The focus of the study is on women who receive chemotherapy, and researchers say their findings should be considered when patients decide whether to receive adjuvant chemotherapy (that's chemo after surgery, as opposed to before surgery), "particularly when the expected benefit is low."
Meaning, for some patients, it's very clear that chemo will likely improve survival and recurrence odds, but for some, it's not. In those not-so-clear patient decision scenarios, the likelihood you'll lose your job is one of many factors to be considered. How messed up is that?
From a CBS News summary:
Researchers at the University of Michigan Health System found that 30 percent of women who had jobs when they began treatment for breast cancer were unemployed four years later. The study also found that the type of treatment women received had a direct impact on their likelihood of being unemployed. According to the report, women who underwent chemotherapy had a 1.4 times higher chance of unemployment following treatment.
Many people are forced to take time off while getting chemotherapy treatment to deal with extreme fatigue, nausea and other immediate side effects of the therapy. The researchers say it's possible this could lead to long-term employment problems for a number of reasons. For example, chemotherapy treatments can cause long-term side effects such as neuropathy or cognitive issues, causing a drop-off in work performance. More than half of the women who had lost their jobs said it was important for them to work and 39 percent said they were actively looking for work. Those who were not working were significantly more likely to report they were worse off financially.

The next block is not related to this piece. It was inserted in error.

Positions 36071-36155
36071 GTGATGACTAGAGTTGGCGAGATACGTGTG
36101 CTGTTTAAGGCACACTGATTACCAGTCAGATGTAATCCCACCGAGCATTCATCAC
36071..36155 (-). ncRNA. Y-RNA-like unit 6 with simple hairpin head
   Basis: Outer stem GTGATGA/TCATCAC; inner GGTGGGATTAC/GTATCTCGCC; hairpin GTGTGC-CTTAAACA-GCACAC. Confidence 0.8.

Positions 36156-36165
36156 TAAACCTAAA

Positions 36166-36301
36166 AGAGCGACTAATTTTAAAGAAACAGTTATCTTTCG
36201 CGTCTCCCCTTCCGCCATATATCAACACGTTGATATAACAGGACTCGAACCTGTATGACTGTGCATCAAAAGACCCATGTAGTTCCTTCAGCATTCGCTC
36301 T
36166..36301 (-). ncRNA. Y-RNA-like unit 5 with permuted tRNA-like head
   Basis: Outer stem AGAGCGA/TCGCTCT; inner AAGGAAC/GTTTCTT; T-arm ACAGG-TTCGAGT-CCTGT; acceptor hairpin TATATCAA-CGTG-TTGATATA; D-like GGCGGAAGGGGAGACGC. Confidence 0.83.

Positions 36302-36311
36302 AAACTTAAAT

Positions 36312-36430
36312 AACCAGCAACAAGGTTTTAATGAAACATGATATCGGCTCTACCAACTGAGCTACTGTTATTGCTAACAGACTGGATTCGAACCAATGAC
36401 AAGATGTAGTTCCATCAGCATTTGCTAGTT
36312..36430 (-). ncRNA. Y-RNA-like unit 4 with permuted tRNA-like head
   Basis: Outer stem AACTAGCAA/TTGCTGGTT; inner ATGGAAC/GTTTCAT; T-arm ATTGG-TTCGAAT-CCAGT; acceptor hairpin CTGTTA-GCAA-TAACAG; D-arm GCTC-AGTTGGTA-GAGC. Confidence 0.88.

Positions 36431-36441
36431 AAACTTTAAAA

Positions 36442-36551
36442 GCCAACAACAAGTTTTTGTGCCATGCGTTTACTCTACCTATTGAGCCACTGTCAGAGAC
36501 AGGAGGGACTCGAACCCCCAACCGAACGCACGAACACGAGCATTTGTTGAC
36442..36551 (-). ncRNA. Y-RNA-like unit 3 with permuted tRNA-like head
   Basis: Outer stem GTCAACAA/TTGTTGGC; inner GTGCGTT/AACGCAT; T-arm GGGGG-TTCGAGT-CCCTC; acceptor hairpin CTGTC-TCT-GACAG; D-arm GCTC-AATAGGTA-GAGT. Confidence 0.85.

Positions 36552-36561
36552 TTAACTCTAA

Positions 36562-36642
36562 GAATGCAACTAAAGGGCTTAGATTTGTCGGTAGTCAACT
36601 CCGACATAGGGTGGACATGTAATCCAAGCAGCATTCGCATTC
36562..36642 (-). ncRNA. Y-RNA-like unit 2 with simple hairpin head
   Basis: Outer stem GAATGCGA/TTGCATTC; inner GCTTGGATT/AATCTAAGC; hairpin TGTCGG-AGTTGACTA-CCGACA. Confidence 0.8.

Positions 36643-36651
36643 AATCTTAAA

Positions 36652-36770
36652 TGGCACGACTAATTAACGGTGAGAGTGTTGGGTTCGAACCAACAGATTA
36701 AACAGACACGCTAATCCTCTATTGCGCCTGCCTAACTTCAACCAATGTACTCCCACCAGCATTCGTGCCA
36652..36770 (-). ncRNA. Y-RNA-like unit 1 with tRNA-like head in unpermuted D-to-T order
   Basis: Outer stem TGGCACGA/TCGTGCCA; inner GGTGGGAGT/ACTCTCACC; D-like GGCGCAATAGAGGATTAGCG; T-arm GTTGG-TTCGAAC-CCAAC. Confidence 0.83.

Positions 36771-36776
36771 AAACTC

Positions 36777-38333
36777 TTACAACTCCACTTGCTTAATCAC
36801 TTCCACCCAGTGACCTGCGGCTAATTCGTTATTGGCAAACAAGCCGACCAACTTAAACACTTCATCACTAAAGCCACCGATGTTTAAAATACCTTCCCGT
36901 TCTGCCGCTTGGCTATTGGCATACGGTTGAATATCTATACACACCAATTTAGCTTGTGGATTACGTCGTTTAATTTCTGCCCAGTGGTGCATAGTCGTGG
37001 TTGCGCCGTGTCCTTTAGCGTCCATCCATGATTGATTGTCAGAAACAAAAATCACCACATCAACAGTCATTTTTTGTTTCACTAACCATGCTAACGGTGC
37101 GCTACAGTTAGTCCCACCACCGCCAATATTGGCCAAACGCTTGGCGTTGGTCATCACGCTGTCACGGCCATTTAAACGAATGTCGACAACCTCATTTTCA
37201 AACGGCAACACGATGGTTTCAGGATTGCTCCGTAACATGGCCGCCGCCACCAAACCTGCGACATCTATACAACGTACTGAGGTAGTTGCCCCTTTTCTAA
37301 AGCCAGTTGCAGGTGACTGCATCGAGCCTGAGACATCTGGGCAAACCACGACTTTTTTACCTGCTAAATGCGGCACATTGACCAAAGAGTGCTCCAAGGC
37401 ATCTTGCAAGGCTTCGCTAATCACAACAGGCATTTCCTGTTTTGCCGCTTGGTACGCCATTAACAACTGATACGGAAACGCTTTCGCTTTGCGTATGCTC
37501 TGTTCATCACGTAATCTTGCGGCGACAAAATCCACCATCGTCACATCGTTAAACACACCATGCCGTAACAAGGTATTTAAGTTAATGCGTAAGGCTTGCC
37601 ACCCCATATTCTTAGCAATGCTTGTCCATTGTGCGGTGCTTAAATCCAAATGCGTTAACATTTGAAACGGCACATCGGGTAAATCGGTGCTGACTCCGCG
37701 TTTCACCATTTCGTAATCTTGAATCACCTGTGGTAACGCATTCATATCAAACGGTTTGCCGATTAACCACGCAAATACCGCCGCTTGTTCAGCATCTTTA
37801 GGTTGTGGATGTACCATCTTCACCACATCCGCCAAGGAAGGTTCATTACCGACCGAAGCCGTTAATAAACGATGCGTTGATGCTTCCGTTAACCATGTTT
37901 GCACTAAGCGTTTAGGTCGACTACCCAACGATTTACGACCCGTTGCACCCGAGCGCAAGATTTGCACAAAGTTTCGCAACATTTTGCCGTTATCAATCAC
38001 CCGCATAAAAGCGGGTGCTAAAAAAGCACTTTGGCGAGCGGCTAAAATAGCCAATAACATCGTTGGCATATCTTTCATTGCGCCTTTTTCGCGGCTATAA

As a breast cancer survivor who has many female friends who've survived cancer and the ravages of treatment, this does not surprise me at all. I am very fortunate to still have my job, and am grateful for it every day.
The findings appear in the April 28 edition of the journal Cancer.
Read the study online: "Impact of adjuvant chemotherapy on long-term employment of survivors of early-stage breast cancer"